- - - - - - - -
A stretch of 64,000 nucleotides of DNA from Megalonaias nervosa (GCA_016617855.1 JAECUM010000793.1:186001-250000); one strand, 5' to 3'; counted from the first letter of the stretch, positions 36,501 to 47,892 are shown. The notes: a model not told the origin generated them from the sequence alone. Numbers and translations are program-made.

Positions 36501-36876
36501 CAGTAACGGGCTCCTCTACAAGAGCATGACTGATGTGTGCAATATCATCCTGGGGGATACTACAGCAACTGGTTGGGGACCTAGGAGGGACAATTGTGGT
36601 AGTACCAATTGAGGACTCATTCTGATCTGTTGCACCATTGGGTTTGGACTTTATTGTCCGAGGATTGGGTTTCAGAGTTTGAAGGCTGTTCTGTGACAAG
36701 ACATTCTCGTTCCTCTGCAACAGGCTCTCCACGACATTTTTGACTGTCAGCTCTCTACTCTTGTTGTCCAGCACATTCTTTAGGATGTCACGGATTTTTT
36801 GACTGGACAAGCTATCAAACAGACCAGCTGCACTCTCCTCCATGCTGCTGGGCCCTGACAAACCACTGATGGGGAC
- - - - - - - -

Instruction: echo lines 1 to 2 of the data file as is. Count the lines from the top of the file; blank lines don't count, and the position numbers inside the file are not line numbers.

A stretch of 64,000 nucleotides of DNA from Megalonaias nervosa (GCA_016617855.1 JAECUM010000793.1:186001-250000); one strand, 5' to 3'; counted from the first letter of the stretch, positions 36,501 to 47,892 are shown. The notes: a model not told the origin generated them from the sequence alone. Numbers and translations are program-made.

Positions 36501-36876